If you do not have access to the internet or email address, you may register as a caregiver by mail. Please allow extra processing time if you register by mail.
Renew your caregiver registration
You will need to renew your registration each year.
- Log into your account. Make sure your information and copy of your Colorado ID are current.
- Click “save and renew registration.”
- Print your new caregiver registry identification card.
Accepting a caregiver agreement
Caregivers are notified of pending caregiver agreements after patients enter their caregiver’s registration ID and plant and ounce count on their application.
Steps to accept a caregiver agreement:
- Log into your caregiver account.
- Select your name
- Click on the “Caregiver Agreement” tab.
- Select the pending agreement
- Choose “yes”
- Click “save
Tips for caregivers
- Encourage patients to apply online.
- Talk with patients and share your caregiver registration ID.
- Ask patients for their patient registration ID number.
- Check your email for notifications and respond to caregiver agreements within 24 hours.
- If a patient applies by mail, give them a copy of your valid Colorado ID to submit with their application.
Patients applying with a caregiver
To ensure your application is approved and your card is issued to a caregiver:
- Apply online
- Talk with your caregiver.
- Follow the application instructions to ensure you submit all required information.
- Share your patient registration ID number with your caregiver.
- Make sure your caregiver accepts your online request for caregiver services.
- You can print a new card online with your caregiver’s name after agreeing with the agreement.
A Personal Caregiver is a person who assists with a Patient’s medical use of marijuana. A caregiver’s responsibilities may include:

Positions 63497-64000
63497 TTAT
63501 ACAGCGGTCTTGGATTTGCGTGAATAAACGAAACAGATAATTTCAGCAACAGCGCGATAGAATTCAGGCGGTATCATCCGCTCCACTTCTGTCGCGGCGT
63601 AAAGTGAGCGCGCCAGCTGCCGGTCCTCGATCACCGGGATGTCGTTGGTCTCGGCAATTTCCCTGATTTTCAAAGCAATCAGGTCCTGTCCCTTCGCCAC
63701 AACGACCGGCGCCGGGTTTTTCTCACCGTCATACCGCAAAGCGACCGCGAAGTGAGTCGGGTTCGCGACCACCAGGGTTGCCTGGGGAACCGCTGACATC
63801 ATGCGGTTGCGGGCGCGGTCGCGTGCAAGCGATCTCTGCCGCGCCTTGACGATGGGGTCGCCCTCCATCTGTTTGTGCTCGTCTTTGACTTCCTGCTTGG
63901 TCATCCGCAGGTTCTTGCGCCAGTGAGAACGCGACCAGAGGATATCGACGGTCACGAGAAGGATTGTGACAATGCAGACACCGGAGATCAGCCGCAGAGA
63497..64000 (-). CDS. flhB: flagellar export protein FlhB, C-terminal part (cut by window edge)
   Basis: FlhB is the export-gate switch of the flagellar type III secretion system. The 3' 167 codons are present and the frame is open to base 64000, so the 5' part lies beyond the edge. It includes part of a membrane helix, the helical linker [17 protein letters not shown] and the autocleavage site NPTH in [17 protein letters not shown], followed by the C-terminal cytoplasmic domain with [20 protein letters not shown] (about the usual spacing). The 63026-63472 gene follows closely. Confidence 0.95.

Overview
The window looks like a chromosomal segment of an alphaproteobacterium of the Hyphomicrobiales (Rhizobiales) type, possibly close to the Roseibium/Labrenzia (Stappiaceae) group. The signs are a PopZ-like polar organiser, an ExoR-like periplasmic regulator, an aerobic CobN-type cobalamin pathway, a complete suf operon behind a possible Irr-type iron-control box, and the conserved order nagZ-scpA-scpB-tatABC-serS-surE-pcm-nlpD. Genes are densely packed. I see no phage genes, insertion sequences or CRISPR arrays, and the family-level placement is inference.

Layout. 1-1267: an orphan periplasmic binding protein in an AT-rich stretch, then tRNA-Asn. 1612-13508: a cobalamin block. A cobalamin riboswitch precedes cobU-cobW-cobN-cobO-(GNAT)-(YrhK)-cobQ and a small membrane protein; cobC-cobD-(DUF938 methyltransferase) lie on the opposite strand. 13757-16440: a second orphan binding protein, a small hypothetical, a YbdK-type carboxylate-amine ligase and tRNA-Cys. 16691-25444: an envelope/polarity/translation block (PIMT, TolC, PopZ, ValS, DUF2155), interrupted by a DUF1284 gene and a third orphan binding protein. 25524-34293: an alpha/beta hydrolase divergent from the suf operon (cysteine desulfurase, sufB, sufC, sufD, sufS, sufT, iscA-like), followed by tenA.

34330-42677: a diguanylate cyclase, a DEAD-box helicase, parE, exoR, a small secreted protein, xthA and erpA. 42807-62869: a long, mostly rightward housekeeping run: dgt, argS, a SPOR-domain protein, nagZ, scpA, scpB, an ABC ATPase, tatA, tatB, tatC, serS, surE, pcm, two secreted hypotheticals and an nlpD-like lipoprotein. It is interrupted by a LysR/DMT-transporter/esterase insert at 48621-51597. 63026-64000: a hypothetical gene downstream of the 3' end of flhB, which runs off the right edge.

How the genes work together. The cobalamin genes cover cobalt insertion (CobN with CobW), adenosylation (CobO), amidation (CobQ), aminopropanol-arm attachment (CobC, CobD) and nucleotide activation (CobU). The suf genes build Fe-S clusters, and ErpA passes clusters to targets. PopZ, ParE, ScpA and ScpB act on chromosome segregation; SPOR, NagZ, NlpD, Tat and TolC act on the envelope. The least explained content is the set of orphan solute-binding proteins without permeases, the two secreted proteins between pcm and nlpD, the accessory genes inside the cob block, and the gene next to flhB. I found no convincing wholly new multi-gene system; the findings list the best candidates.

- Transporting a patient to and from a Medical Marijuana Treatment Center (MTC).
- Obtaining and transporting marijuana from an MTC on behalf of a Patient.
- Cultivating marijuana on behalf of a Patient who has received a Hardship Cultivation Registration.
- Preparing marijuana for consumption by a Patient.
- Administering marijuana to a Patient.
A Personal Caregiver may not do any of the following:
- Consume marijuana dispensed to or cultivated on behalf of a Patient.
- Sell, provide, or divert marijuana allocated to or cultivated on behalf of a Patient.
- Grow marijuana for the caregiver’s use unless the caregiver is also a Patient who has obtained a hardship cultivation registration.
- Cultivate marijuana to sell or provide marijuana to anyone other than the Patient.
- Allow a Patient under 18 to possess marijuana at any time when not in the presence of the caregiver.
Caregivers must be 21 years of age or older.
You’ll need a government-issued ID to register as a caregiver.
An individual may not serve as a Personal Caregiver for more than five Patients at once.
If a Personal Caregiver wants to serve more than five patients, the Personal Caregiver must seek a waiver according to 935 CMR 501.850. Exceptions include employees of healthcare facilities that provide care to Patients admitted to or residing at that facility—also excluded: visiting nurses, home health aides, personal care attendants, and immediate family members.
You and your Patient must maintain active registration with the Massachusetts Medical Use of Marijuana Program.
- The Patient must maintain an active certification from their healthcare provider for you to be protected for medical use of marijuana under Massachusetts Law.
- A Patient may designate up to two Personal Caregivers.
- A person may not receive payment or other compensation for their service as a Personal Caregiver.